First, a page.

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The Impact of COVID-19 on the Lives of Women in the Garment Industry: Evidence from Ethiopia
Initial registration date
April 24, 2020
April 24, 2020 2:56 PM EDT
Nuffield College and Department of Economics, University of Oxford
Other Primary Investigator(s)
NYU Abu Dhabi
NYU Abu Dhabi
Additional Trial Information
In this project, we conduct high-frequency phone surveys on a panel of women who work in garment factories in Ethiopia’s largest industrial park in the city of Hawassa to document how their lives are changing during the COVID-19 crisis. Sampling from an administrative database of all workers in the Hawassa Industrial Park, we aim to collect data on a representative sample of 5,000 workers. Respondents will be interviewed on a bi-weekly basis for a duration of six months. Studied outcomes include socioeconomic status, employment, mental and physical health, health behaviors, empowerment, trust, and economic preferences. We plan to investigate the economic impacts of the COVID-19 crisis for this sample of women, and the interaction between health behaviors, trust in government, and economic preferences. We also hope to inform the government’s response and development partner programming by rapidly reporting key areas of vulnerability and their predictors.
Hardy, Morgan et al. 2020. "The Impact of COVID-19 on the Lives of Women in the Garment Industry: Evidence from Ethiopia." AEA RCT Registry. April 24.
Intervention Start Date
Intervention End Date
Primary Outcomes (end points)
Basic socioeconomic characteristics of workers, current and past employment, other economic activity, income, savings, physical and mental health, health behaviors, social networks, relationship status, marriage and fertility choices, aspirations, first- and second-order beliefs about COVID-19, trust in government, perceived needs in the community, and economic preferences.
Primary Outcomes (explanation)
Most outcomes listed above are measured by direct self-reporting. Wherever appropriate, questions are based on instruments from the Ethiopian Living Standards Measurement Survey (LSMS), the Demographic and Health Survey (DHS), and ongoing work by Hardy and Meyer in the same context. Economic preference questions are based on the Global Preference Survey instruments. Mental health measures are constructed using the Patient Health Questionnaire 2 and 8 (PHQ-2 and PHQ-8) scales.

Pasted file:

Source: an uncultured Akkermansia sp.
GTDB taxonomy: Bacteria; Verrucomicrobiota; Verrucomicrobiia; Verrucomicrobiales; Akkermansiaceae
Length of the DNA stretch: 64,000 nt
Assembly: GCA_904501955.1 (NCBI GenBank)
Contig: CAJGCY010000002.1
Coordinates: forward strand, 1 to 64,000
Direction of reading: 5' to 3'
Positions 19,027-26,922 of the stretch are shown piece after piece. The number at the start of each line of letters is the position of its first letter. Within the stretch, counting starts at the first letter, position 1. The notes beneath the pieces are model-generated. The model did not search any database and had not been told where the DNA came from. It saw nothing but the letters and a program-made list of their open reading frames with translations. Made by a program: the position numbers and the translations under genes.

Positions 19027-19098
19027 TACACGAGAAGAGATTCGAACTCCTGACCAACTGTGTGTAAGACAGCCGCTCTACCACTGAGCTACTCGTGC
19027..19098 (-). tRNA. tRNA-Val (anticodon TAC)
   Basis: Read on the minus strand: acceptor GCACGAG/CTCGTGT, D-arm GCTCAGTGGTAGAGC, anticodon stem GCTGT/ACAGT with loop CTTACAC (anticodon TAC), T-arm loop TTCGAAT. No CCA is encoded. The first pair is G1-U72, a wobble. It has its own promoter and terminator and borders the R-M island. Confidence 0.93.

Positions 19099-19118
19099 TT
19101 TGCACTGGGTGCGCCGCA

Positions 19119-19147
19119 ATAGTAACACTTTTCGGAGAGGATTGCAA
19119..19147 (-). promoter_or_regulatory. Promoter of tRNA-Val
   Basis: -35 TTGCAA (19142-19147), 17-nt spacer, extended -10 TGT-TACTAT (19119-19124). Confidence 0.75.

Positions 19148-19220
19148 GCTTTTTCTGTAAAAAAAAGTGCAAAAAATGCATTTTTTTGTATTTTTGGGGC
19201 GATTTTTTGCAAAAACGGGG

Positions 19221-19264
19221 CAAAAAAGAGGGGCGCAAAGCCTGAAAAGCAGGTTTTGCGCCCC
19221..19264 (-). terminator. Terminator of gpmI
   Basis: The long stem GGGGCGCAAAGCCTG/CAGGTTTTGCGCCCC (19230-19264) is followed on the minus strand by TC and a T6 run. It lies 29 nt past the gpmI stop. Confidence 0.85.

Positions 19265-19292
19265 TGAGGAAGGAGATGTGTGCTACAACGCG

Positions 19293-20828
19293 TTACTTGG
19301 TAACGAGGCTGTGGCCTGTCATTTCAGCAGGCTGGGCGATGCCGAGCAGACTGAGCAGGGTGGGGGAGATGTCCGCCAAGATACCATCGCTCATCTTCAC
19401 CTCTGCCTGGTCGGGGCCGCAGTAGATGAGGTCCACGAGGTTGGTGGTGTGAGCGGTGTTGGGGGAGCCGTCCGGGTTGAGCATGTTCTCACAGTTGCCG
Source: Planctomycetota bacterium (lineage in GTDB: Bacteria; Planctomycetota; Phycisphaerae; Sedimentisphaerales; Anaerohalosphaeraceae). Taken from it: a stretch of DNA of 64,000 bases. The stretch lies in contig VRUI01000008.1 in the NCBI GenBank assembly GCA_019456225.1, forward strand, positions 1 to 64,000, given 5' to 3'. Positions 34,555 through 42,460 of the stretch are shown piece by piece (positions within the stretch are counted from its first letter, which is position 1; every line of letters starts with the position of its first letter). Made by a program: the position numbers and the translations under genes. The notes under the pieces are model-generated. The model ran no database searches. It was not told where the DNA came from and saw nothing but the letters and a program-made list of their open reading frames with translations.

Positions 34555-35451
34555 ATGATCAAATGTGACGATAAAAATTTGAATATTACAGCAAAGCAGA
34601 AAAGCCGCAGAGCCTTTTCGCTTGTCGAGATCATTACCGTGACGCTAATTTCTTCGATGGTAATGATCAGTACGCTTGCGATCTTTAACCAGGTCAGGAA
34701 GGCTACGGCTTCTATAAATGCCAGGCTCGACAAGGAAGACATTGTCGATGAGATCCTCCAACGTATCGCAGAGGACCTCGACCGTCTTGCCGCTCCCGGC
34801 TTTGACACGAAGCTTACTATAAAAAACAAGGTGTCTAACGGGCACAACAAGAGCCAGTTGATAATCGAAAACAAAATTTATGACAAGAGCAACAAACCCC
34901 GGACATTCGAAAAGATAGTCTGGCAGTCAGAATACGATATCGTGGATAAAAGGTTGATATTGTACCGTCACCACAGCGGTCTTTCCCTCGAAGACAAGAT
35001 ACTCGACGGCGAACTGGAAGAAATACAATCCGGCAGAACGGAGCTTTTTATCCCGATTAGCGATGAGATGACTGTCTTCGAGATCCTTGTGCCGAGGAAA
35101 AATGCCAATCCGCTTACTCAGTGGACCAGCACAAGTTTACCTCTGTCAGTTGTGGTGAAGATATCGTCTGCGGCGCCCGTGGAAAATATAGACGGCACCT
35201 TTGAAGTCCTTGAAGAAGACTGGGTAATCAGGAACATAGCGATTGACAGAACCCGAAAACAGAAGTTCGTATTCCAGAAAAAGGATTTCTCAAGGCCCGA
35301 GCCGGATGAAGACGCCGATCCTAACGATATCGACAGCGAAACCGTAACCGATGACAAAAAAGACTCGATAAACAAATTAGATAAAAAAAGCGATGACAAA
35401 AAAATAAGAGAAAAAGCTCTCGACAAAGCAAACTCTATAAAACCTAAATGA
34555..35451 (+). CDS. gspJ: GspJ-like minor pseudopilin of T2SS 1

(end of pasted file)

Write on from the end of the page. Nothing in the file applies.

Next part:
Secondary Outcomes (end points)
Secondary Outcomes (explanation)
This study will be focused on measuring impacts of COVID-19 on a random sample of workers in Hawassa Industrial Park. We collect phone survey data on a representative sample of 5,000 garment workers in Hawassa Industrial Park in the south of Ethiopia. Respondents will be interviewed on a bi- weekly basis for a duration of six months. Collected data covers basic demographics, current and past employment, other economic activity, income, savings, physical and mental health, health behaviors, social networks, relationship status, marriage and fertility choices, aspirations, first- and second-order beliefs about COVID-19, trust in government, perceived needs in the community, and economic preferences.
Within the panel, we randomly vary survey modules and may vary questions within modules. Depending on information collected and development partner programming in the local context, we may build on this data collection effort with further experimentation.
Experimental Design Details
The PIs will use a computer to randomly draw a sample from the universe of all workers employed in Hawassa Industrial Park as recorded in administrative data.
Was the treatment clustered?
Sample size: planned number of clusters
We planning to survey approximately 5,000 workers currently employed in Hawassa Industrial Park. We are not currently planning to use a clustered design.
Sample size: planned number of observations
5,000 workers currently employed in Hawassa Industrial Park.
Sample size (or number of clusters) by treatment arms
We do not expect different treatment arms at this point.
Minimum detectable effect size for main outcomes (accounting for sample design and clustering)
INSTITUTIONAL REVIEW BOARDS (IRBs)
University of Oxford Central University Research Ethics Committee (CUREC)
IRB Approval Date
IRB Approval Number